The man with every top player on his books


Wednesday, January 4 – 1978
Each Saturday, an average of 550,000 football fans swarm through the turnstiles of Britain’s soccer stadiums. Millions more watch soccer on the box. They have their heroes and their villains. They are bombarded daily by the rumoured value of their favourite players, yet Money Mail has found out the one place where the true value of every player in the League is filled … in the offices of S.W. Taylor, insurance brokers, of Cheapside, London.

For it is here that the Football League’s own appointed insurance brokers bring their own expertise to one of the most unusual insurance exercises in the country.

Last August Liverpool Football Club paid their Scots rivals Celtic a reputed £440,000 for top player Kennedy Dalglish to replace Hamburg-bound hero Kevin Keegan. At the stroke of a pen Dalglish became the most expensive transfer in British club history.

To club chairman John Smith and his fellow directors Dalglish is also a hefty investment, provided he plays. Injured on the touchline, at worst out of the game altogether, he becomes a loss of shipping proportions.

If you add insurance against legal liability damage to premises, loss of equipment, and cancellation of fixtures, soccer insurance all together exceeds £50 million a year, and that mainly in the hands of a unique brokerage deal between the Football League and a firm of London insurance brokers.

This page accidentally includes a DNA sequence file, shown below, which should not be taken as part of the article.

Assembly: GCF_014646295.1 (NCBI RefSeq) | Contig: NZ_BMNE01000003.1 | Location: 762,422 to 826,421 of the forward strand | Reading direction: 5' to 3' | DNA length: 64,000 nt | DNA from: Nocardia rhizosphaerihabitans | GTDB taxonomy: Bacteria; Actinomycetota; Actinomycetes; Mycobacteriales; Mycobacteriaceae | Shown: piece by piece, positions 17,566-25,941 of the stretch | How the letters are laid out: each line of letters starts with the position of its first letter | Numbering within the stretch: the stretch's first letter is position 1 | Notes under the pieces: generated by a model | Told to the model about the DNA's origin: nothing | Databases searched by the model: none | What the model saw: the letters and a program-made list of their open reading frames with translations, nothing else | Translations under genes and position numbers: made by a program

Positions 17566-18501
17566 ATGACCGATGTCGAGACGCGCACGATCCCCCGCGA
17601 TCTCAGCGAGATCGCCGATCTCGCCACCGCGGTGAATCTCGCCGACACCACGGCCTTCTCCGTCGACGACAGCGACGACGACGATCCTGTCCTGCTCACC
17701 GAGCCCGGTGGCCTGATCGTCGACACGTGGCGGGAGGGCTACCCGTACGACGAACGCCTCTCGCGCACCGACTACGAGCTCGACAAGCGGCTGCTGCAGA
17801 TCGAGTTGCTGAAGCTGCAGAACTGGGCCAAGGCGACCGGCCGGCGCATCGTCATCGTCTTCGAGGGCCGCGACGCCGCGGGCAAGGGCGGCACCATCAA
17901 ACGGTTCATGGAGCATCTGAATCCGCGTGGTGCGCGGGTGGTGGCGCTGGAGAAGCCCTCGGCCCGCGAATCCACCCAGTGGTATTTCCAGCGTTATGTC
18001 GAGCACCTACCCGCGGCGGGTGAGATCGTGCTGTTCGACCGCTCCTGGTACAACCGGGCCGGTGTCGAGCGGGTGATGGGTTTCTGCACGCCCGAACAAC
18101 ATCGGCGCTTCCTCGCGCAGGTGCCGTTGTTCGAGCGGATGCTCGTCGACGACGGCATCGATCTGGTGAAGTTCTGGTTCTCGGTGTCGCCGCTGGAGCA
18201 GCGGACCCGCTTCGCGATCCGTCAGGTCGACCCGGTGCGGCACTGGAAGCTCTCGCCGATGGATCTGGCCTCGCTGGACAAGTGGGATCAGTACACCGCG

From this modest office, through which some of the most famous names in modern soccer have trooped, sprightly 50-year-old Stan Taylor, explained exclusively to Money Mail how the special Football League personal accident insurance scheme works:
“The value of the average young First Division player,” Mr. Taylor explained, “is £100,000 to his club. This is fixed by what the club would expect to get for him, either in cash or through a player exchange, on the transfer market.
“Though the clubs make their own arrangements to compensate the injured players, they need to insure players, they need to insure against financial loss to themselves.
“This is why the Football League scheme has been worked out,” Mr. Taylor continued.

“Today’s professional soccer player is like a highly tuned racehorse. He is under continuous pressure, he has abnormal strains placed on his muscles, cartilages, tendons and joints, and always runs the risk of additional injury or bone breakage through body contact.
“It sounds callous, but he also wears out.”

Taylor’s scheme, which covers all League clubs, is a model I its simplicity. It is a contract between Mr. Taylor’s firm and the Football League and the club. Each player is named on a specific proposal form and a value put on him, agreed by the underwriters.

Details of injuries sustained to date and the results of a special medical examination relating to soccer “wear and tear” are entered by the club doctor. Up to the first £35,000, the sum assured is with the Football League: above that, and this includes all star players, with S.W. Taylor.

Ex-Crystal Palace director Stan Taylor’s reputation is so good that the clubs trust him with the only “true” record of what their players are worth. What, though, do they get from the personal accident insurance policy?
First, 24-hour cover against injuries, on or off the field, which prevent a player playing, even if the injury had nothing to do with football – such as a car crash. This gives a flat rate payment of £35 a week for any insured player.

In the nightmare event of the player having to leave League soccer altogether, the club will be paid up to the full value of the policy. The cost to the club? £11 for each £1,000 accident insurance on the player.

To be fully insured, even to transfer value, under the scheme Kenny Dalglish would cost the pride of Merseyside a cool £4,840 a year – £93 a week. It is more than likely he is covered for an even higher sum.
Daily Mail, 04-01-1978)

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